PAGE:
Transferring was initially nerve wracking for her as she does not like change; however, she wonders what her experience would have been if she went to Canisius from the start. She realized that transferring when she did is what forced her to get more involved on campus. “I could not have asked for a better experience at Canisius,” Hughes stated.
Hughes had a few goals in mind when running for USA president that she was able to implement this year. Her goals included facilitating more connections between club leaders as well as clubs and USA, to make the USA committees more effective and implementing a workshop for club leaders to go to regarding diversity. In terms of her first goal, USA realized that a lot of clubs have questions about appealing and club credit cards. They were able to create a space for club leaders to go when they have questions. For her second goal, she felt that there was an unintentional lack of support in the past from the USA eboard towards the committee, now they do regular committee chair check ins and have been overall showing more support. She feels that this has led USA to be more productive as a whole this year. For her third and final goal, she acknowledged that the USA eboard isn’t very diverse. “It’s important that we’re conscious of our privilege,” she said. She explained that they are not fully representative of the student body and encourages club leaders to have the same mentality.
Her initial plan for her first goal was to create the marketing board which was meant to facilitate more effective communication amongst club leaders specifically to better promote events. This plan didn’t work out. Instead, the council of representatives started this semester and had their first meeting on Feb. 25. Their goal is also to facilitate more connections and facilitate spaces where club leaders can ask USA questions. This idea stemmed from club mixers that started this year that allowed club leaders to get in touch. They have had two so far; only one was required, and both had good turnouts.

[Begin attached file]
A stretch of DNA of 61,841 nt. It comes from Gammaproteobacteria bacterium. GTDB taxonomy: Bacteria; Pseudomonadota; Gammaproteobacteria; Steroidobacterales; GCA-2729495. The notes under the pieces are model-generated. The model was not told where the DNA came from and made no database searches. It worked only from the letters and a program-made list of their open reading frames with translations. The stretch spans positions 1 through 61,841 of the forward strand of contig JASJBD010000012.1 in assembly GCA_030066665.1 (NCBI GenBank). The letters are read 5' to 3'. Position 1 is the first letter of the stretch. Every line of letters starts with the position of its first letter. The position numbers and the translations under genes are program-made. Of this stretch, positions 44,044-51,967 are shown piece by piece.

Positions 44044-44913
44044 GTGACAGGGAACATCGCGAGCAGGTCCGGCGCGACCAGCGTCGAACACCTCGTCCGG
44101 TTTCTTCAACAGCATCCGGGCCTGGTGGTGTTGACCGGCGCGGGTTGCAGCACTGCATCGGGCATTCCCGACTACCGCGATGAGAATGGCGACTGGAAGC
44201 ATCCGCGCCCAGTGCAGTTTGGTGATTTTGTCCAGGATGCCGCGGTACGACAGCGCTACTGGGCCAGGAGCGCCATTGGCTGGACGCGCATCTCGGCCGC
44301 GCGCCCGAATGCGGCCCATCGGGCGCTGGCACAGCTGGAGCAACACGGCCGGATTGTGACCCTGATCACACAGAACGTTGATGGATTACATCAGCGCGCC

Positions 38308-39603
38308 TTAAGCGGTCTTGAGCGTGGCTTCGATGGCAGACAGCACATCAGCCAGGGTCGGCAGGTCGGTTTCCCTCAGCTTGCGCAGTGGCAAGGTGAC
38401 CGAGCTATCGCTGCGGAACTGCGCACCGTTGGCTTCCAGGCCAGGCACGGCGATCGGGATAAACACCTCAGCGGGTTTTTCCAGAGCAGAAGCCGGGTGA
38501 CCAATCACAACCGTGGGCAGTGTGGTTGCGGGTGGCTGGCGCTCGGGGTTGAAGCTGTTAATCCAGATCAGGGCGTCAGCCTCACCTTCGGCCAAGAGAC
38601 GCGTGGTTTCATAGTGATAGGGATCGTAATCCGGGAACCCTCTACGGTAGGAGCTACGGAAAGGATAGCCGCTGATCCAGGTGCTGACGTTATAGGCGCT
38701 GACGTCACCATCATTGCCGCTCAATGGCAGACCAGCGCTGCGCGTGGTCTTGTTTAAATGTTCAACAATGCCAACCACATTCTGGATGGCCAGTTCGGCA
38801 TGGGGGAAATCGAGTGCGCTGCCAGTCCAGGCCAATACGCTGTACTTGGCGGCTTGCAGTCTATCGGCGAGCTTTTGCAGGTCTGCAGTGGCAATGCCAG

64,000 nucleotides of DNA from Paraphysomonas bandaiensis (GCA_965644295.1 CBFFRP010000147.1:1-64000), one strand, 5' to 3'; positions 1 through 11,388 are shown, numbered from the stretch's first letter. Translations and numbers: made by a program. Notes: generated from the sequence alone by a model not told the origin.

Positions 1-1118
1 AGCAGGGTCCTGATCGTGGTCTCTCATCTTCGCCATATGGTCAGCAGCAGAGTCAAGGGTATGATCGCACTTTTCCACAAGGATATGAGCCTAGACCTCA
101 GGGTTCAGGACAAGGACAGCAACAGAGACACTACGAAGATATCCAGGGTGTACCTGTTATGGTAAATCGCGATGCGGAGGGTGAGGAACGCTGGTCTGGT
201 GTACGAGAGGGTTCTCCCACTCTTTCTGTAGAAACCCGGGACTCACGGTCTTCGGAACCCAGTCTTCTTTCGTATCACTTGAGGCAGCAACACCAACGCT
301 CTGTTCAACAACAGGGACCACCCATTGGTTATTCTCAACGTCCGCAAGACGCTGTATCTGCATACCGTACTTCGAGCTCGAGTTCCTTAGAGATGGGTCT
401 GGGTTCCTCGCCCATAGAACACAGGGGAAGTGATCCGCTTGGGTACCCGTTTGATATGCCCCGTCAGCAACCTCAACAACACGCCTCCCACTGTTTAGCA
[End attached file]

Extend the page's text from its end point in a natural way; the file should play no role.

Another goal she has stems from her involvement in the Jesuit Student Government Alliance (JSGA). This organization is made up of student government presidents from just under 30 Jesuit colleges across the country. “The previous USA President, Matt Smardz, really encouraged me to take on a leadership role within the JSGA, which was established during the 2018-2019 academic year, after being elected as President,” she said. She is currently the communications chair for JSGA which means she coordinates their activism throughout the school year. She does this by exchanging ideas for programs that they feel should be implemented on college campuses and coming together with other members to discuss statements that involve issues that impact students on each campus. “This organization has inspired me to open conversations on our campus regarding topics such as gender-inclusive housing and reopen the conversation on divestment from fossil fuels,” she stated.
Hughes graduates this May, and although she doesn’t have any concrete post-graduation plans yet she is hesitant to leave Buffalo. She enjoys the administrative meetings that she goes to which leads her to believe she may want to do a higher ed program at Canisius. She admires the Jesuit values and identifies with the mission in terms of social justice. For this reason, she is also considering working for a nonprofit. “I feel that ultimately I’m going to come back to Canisius,” she stated.